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J Pedro Department of Endocrinology, Diabetes and Metabolism, Centro Hospitalar Universitário de São João, Porto, Portugal
Faculty of Medicine of Universidade do Porto, Porto, Portugal

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F M Cunha Department of Endocrinology, Diabetes and Metabolism, Centro Hospitalar do Tâmega e Sousa, Penafiel, Portugal

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V Neto Department of Pneumology, Centro Hospitalar Universitário de São João, Porto, Portugal

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V Hespanhol Faculty of Medicine of Universidade do Porto, Porto, Portugal
Department of Pneumology, Centro Hospitalar Universitário de São João, Porto, Portugal
Instituto de Investigação e Inovação em Saúde, Universidade do Porto, Porto, Portugal

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D F Martins Faculty of Medicine of Universidade do Porto, Porto, Portugal
Department of Pathology, Centro Hospitalar Universitário de São João, Porto, Portugal

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S Guimarães Department of Pathology, Centro Hospitalar Universitário de São João, Porto, Portugal

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A Varela Department of Endocrinology, Diabetes and Metabolism, Centro Hospitalar Universitário de São João, Porto, Portugal
Faculty of Medicine of Universidade do Porto, Porto, Portugal
Instituto de Investigação e Inovação em Saúde, Universidade do Porto, Porto, Portugal

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D Carvalho Department of Endocrinology, Diabetes and Metabolism, Centro Hospitalar Universitário de São João, Porto, Portugal
Faculty of Medicine of Universidade do Porto, Porto, Portugal
Instituto de Investigação e Inovação em Saúde, Universidade do Porto, Porto, Portugal

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Summary

We describe the case of a 56 year-old woman with the almost simultaneous appearance of diffuse idiopathic pulmonary neuroendocrine cell hyperplasia (DIPNECH) and a carotid body paraganglioma. Of interest, 6 years earlier, the patient underwent total thyroidectomy due to papillary thyroid carcinoma and, in the meantime, she was submitted to mastectomy to treat an invasive ductal carcinoma of the breast. In order to explain these lesions, an extensive genetic study was performed. Results showed positivity for the presence of the tumor suppressor gene PALB2, whose presence had already been detected in a niece with breast cancer. The patient underwent different procedures to treat the lesions and currently she is symptom-free over 2 years of follow-up.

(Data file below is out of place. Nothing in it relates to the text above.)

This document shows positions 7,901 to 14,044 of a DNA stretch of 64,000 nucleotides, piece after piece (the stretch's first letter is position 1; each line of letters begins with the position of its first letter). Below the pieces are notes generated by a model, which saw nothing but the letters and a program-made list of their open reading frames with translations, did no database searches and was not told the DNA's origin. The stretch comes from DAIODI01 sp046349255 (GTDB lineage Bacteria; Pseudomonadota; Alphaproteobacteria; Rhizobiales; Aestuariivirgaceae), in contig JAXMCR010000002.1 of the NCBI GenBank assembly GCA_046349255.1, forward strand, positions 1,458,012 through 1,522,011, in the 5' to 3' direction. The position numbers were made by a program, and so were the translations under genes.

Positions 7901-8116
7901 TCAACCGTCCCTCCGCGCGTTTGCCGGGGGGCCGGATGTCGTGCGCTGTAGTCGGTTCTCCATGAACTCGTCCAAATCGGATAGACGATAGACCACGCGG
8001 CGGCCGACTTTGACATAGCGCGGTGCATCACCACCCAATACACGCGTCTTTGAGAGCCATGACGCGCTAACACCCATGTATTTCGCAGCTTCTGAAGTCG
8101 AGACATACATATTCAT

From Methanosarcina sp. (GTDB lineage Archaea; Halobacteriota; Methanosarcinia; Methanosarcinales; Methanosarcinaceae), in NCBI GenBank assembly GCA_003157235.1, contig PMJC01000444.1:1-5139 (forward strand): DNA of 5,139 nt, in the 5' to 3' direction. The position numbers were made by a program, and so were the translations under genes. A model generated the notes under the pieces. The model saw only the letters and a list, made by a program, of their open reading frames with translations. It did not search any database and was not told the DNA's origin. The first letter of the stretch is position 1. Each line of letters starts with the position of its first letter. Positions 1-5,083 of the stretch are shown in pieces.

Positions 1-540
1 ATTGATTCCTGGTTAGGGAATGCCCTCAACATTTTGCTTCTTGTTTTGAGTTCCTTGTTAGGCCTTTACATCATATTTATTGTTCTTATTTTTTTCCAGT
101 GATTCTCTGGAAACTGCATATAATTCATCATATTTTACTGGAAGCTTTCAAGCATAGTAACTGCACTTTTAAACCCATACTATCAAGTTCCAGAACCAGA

Learning points:

  • The presence of two rare neoplasms in a single person should raise the suspicion of a common etiology.

  • To the best of our knowledge, this is the first case that shows the coexistence of DIPNECH and paraganglioma.

  • The contribution of the PALB2 gene in the etiology of these rare neoplasms is a possibility.

Open access
Gemma White Department of Endocrinology, St. Bartholomew’s Hospital, Barts Health NHS Trust, London, UK

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Nicola Tufton Department of Endocrinology, St. Bartholomew’s Hospital, Barts Health NHS Trust, London, UK

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Scott A Akker Department of Endocrinology, St. Bartholomew’s Hospital, Barts Health NHS Trust, London, UK

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Summary

At least 40% of phaeochromocytomas and paraganglioma’s (PPGLs) are associated with an underlying genetic mutation. The understanding of the genetic landscape of these tumours has rapidly evolved, with 18 associated genes now identified. Among these, mutations in the subunits of succinate dehydrogenase complex (SDH) are the most common, causing around half of familial PPGL cases. Occurrence of PPGLs in carriers of SDHB, SDHC and SDHD subunit mutations has been long reported, but it is only recently that variants in the SDHA subunit have been linked to PPGL formation. Previously documented cases have, to our knowledge, only been found in isolated cases where pathogenic SDHA variants were identified retrospectively. We report the case of an asymptomatic suspected carotid body tumour found during surveillance screening in a 72-year-old female who is a known carrier of a germline SDHA pathogenic variant. To our knowledge, this is the first screen that detected PPGL found in a previously identified SDHA pathogenic variant carrier, during surveillance imaging. This finding supports the use of cascade genetic testing and surveillance screening in all carriers of a pathogenic SDHA variant.

Learning points:

  • SDH mutations are important causes of PPGL disease.

  • SDHA is much rarer compared to SDHB and SDHD mutations.

  • Pathogenicity and penetrance are yet to be fully determined in cases of SDHA-related PPGL.

  • Surveillance screening should be used for SDHA PPGL cases to identify recurrence, metastasis or metachronous disease.

  • Surveillance screening for SDH-related disease should be performed in identified carriers of a pathogenic SDHA variant.

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Ana Gonçalves Ferreira Endocrinology and Diabetes Department, Garcia de Orta Hospital, Almada, Portugal

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Tiago Nunes da Silva Endocrinology Department, Portuguese Institute of Oncology Francisco Gentil, Lisbon, Portugal

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Sofia Alegria Cardiology Department, Garcia de Orta Hospital, Almada, Portugal